Russian Trade Unions

By the end of the 19th century there were over 2 million industrial workers in Russia. At this time the Russian industrial employee worked on average an 11 hour day (10 hours on Saturday). Conditions in the factories were extremely harsh and little concern was shown for the workers' health and safety.

People who attempted to form trade unions were likely to be imprisoned or sent to Siberia. Strikes were illegal and the Russian government would often call out the Russian Army to deal with workers during industrial disputes.

In 1901 Sergei Zubatov, chief of the Okhrana in Moscow, used secret agents to set up the Mutual Assistance League of Workers in the Mechanical Industry. His agents became the leaders of this union and they attempted to persuade the workers not to make demands for higher wages and better working conditions. This proved unsuccessful and by 1903 the union had to be disbanded because its members had began to take part in strikes.

In 1903 Father George Gapon, a priest from St. Petersburg, formed the Assembly of Russian Workers. Within a year it had over 9,000 members.

1904 was a bad year for Russian workers. Prices of essential goods rose so quickly that real wages declined by 20 per cent. When four members of the Assembly of Russian Workers were dismissed at the Putilov Iron Works, Gapon called for industrial action. Over the next few days over 110,000 workers in St. Petersburg went out on strike.

In an attempt to settle the dispute, George Gapon decided to make a personal appeal to Nicholas II. He drew up a petition outlining the workers' sufferings and demands. This included calling for a reduction in the working day to eight hours, an increase in wages and an improvement in working conditions. Gapon also called for the establishment of universal suffrage and an end to the Russo-Japanese War.

Over 150,000 people signed the petition and on 22nd January, 1905, Gapon led a large procession of workers to the Winter Palace in order to present the petition to Nicholas II. When the procession of workers reached the Winter Palace it was attacked by the police and the Cossacks. Over 100 workers were killed and some 300 wounded.

After the 1905 Revolution the Russian government decided to change the laws that prohibited trade unions. This was followed by the rapid expansion of trade union membership. Bolsheviks and Mensheviks were often the leaders of these new unions.

Primary Sources

(1) Alexander Shlyapnikov was only sixteen years old when he took part in a strike at the Semyannikov plant in 1901.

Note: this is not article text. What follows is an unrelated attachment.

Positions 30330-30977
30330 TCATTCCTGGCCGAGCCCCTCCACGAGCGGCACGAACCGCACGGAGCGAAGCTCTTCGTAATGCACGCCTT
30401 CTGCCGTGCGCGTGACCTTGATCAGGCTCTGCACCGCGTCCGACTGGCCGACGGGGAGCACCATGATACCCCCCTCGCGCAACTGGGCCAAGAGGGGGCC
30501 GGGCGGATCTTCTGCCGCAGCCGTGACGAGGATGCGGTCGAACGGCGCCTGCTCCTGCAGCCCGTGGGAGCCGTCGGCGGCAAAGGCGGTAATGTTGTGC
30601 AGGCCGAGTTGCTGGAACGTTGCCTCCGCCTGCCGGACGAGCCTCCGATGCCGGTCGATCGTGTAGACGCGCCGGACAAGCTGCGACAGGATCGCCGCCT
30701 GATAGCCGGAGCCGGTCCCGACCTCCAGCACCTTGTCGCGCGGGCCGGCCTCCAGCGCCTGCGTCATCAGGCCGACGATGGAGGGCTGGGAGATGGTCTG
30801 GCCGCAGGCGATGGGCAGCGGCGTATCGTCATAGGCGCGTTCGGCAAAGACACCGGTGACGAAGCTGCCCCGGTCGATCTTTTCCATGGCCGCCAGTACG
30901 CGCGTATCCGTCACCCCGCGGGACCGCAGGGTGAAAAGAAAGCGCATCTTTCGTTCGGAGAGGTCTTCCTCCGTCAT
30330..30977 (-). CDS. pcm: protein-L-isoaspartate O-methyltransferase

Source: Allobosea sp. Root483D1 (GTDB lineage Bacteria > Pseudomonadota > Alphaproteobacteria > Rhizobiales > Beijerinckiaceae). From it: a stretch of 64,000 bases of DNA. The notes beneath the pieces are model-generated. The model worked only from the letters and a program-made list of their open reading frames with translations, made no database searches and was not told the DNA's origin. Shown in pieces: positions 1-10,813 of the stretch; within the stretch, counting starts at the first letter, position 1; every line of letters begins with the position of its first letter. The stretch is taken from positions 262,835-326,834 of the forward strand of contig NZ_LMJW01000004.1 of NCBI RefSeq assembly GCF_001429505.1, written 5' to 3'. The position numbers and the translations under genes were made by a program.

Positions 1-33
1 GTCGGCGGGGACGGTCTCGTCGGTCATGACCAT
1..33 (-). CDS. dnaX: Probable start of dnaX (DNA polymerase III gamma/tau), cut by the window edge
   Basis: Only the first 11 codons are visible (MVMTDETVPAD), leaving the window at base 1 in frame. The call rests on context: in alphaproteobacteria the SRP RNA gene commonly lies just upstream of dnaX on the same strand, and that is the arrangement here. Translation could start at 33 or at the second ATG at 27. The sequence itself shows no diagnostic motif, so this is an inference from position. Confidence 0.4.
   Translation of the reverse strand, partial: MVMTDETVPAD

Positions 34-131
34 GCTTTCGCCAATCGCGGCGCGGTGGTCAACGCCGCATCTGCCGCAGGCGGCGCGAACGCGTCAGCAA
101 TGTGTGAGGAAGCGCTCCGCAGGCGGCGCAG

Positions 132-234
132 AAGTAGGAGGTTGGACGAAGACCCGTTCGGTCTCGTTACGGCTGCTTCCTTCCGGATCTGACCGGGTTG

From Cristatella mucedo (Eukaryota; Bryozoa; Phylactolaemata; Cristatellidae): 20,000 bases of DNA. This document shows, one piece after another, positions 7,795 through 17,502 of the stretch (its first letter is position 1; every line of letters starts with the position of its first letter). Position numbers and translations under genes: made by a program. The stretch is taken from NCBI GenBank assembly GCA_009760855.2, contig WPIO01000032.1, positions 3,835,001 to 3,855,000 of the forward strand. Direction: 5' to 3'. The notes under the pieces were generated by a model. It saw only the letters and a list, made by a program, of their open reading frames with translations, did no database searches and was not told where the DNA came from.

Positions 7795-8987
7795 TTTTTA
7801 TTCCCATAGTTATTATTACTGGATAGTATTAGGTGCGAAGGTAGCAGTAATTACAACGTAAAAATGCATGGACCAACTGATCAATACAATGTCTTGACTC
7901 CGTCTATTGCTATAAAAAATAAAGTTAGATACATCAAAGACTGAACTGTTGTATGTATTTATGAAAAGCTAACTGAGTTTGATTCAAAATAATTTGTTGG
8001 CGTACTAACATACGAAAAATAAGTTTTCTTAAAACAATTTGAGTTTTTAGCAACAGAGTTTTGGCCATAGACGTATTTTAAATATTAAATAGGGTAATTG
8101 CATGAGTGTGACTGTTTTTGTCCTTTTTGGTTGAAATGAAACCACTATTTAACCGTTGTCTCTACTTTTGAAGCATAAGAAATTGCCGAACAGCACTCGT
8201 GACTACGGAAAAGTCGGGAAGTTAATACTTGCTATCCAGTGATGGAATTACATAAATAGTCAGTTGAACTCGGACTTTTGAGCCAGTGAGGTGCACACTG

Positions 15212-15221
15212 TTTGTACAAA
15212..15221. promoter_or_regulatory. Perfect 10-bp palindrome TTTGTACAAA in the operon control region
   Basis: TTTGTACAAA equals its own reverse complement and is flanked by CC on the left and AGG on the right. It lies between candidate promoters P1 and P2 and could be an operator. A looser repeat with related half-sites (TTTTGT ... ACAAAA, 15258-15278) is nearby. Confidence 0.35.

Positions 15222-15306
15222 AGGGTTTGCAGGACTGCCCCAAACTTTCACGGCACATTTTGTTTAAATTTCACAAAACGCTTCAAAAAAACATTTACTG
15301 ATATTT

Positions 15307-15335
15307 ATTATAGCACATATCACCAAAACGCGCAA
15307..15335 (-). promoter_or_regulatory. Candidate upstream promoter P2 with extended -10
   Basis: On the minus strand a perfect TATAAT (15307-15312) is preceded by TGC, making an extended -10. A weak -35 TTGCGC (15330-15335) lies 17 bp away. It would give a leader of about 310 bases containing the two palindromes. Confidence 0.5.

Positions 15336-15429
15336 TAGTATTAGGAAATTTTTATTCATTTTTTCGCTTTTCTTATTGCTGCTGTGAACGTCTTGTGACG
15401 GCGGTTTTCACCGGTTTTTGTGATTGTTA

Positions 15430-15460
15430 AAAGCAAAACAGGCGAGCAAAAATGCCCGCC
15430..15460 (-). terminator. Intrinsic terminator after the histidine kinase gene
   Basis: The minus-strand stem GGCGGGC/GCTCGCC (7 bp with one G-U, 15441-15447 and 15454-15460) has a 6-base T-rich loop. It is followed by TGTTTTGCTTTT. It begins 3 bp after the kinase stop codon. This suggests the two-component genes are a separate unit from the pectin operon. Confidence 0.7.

I was very active for my age in the strike, inciting apprentices from all the workshops, shipbuilding as well as joinery, to drive out workers who did not want to join us. We stuffed our pockets with screws and all sorts of scraps of iron, and made for the docks and workshops. Those who went against the general strike decision was pelted with iron fragments, nuts and bolts, and were forced into line. Policemen on foot and horseback threatened us with their whips, but this only strengthened our youthful readiness to fight. For such active participation in the strike, I was dismissed from Semyannikov's and blacklisted.

All my attempts to find work at another factory ended in failure. With the help of some workers, I was given a job at the Obukhov works, but was dismissed as a striker after a couple of weeks. Other attempts had the same result. The impossibility of finding a job in a large factory turned me to work in small workshops. The pay was so paltry that it did not even cover the rent.

(2) At the age of thirteen Stanislav Kossior went to work as a metalworker at the Sulin Works in Lugansk.

The Sulin Works were closed following a strike in 1905 and I was forced to move to the Yuriev factory. The strike made such an impression on me that with the cooperation of my brother who was a member of the Social Democratic Labour Party, I was received into membership. Within a short time I was arrested, sent into exile, dismissed from the factory and blacklisted.

(3) In 1896 Felix Dzerzhinsky joining the illegal Social Democratic Labour Party. Later that year he agreed to try and organize trade unions in Kovno.

At Kovno I infiltrated myself among the hard core of the factory workers, coming across appalling poverty and exploitation, particularly of female labour, and it was here that I learnt by practice how to organize strikes. During the second half of the year I was arrested in the street after being betrayed for ten roubles by an apprentice. I was deported to Vyatka province for three years.